Find ways to involve your children in your business and make them feel like they’re part of the journey. This could be as simple as letting them help with small tasks or as complex as starting a family business together. By involving your children in your work, you can create a sense of shared purpose and make them feel like they’re part of something bigger. 

When we were running a brick-and-mortar store some years ago, my kids would often ‘help’ unpack deliveries, stack shelves, and so on. While the tasks often took longer than if I were to do it on my own, I think it allowed my kids to take an interest in what daddy was doing all day (well, not all day!). As a result, it was easier for them to comprehend why I wasn’t with them on weekends for example – I was working in the store. 

Set Boundaries

It’s important to set boundaries and communicate clearly with both your family and your business colleagues. Let your family know when you need to focus on work, and let your colleagues know when you need to focus on family. This often helps you avoid conflicts and manage expectations on both sides.

Be Present

When you’re spending time with your family, be fully present and engaged. Put away your phone and other distractions and focus on the moment. As easy as it is to write, the reality is very difficult. However, if you can step up to the plate,  it will help you make the most of your time with your family and create deeper connections with your loved ones. 

The Four Burners Theory

The Four Burners Theory is a concept that suggests that our lives can be divided into four burners or areas of focus: family, friends, health, and work. 

The idea proposes that to succeed in one or more of these areas, we may need to turn off or reduce one or more of the other burners. It’s often used to illustrate the challenges of achieving work-life balance and to encourage individuals to prioritize what’s most important to them. 

If you are going full-on with two of your burners, the other two burners are going to suffer. So, in order to live a fulfilled life, be mindful of all of your ‘burners’. 

Real-Life Examples of Balancing Fatherhood with Entrepreneurship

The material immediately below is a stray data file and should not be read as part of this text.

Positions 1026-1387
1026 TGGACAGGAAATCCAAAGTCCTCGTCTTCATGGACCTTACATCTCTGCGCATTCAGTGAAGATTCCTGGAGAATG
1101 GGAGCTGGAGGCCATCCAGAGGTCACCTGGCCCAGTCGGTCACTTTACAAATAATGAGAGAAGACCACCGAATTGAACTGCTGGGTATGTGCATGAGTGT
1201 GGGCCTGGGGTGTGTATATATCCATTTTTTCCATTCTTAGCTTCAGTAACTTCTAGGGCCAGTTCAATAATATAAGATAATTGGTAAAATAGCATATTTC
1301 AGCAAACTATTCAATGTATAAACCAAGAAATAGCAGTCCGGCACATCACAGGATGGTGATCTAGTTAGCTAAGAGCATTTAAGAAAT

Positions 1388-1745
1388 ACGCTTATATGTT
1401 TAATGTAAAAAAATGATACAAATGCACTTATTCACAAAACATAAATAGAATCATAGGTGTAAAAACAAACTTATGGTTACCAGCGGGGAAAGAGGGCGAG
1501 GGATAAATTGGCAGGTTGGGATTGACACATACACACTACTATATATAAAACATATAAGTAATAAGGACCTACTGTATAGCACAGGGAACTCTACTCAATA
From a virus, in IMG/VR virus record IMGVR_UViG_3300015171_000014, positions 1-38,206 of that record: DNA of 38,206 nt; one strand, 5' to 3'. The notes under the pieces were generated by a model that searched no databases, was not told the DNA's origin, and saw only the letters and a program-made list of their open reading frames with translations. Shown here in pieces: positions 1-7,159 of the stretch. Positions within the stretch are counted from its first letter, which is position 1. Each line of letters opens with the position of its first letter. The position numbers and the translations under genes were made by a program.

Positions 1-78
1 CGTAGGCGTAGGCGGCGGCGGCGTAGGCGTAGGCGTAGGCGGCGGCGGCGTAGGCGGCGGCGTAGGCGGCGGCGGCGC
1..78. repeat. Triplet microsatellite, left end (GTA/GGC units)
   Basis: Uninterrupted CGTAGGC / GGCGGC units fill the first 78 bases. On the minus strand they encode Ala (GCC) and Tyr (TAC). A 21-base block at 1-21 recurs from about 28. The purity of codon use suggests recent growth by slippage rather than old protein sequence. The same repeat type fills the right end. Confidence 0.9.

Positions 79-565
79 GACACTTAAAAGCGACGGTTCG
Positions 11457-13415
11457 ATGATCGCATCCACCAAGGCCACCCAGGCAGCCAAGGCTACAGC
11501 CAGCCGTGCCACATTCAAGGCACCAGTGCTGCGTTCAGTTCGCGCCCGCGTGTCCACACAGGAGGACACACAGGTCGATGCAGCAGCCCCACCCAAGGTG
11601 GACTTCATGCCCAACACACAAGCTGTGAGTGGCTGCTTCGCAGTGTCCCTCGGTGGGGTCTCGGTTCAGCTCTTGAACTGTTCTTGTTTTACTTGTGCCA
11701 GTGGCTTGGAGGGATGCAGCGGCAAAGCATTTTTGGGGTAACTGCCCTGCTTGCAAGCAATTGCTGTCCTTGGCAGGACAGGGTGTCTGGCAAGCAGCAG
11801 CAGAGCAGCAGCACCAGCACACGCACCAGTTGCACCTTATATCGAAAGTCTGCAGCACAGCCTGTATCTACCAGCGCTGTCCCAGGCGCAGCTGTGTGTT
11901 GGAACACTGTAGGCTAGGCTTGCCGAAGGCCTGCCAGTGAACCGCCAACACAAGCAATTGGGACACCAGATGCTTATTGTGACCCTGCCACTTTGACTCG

Many successful entrepreneurs have found ways to balance their business and family responsibilities. While not completely groundbreaking, Mark Zuckerberg, CEO of Facebook, took a two-month paternity leave after the birth of each of his children. The point is, even while running a huge company, he took the time to connect with his loved-ones. 

Jeff Bezos, the founder of Amazon, has a “two pizza rule” for meetings, meaning that if a team can’t be fed with two pizzas, the meeting is too large and should be split up. This helps keep meetings short and focused, allowing Bezos to spend more time with his family.

In addition to individual examples, some companies are prioritizing work-life balance for their employees. Outdoor brand Patagonia offers on-site childcare, flexible schedules, and paid time off for new fathers. Buffer, a social media management company, has a fully remote workforce, allowing employees to work from home on their own schedules so they can spend more time with their families.

In Summary

Balancing fatherhood with entrepreneurship is no easy feat, but with careful planning, prioritization, and a willingness to adapt, it can be done. 

I think it’s important to remember that there’s no one-size-fits-all solution, and what works for one person may not work for another. Use all or some of the strategies above, and put your own spin on them. 

With a bit of luck, you’ll not only achieve your goals in both areas but also enjoy a more fulfilling and satisfying life overall. So, don’t give up on either role – with a bit of effort and dedication, you can excel in both! 


Matt Hapgood is a father, surfer, and entrepreneur. He has worn many hats in his career, from being a removal guy in Vancouver to teaching elementary kids in the UK, as well as a parking valet in the French Alps. He’s the founder and main contributor to and is currently living in the Algarve, Portugal.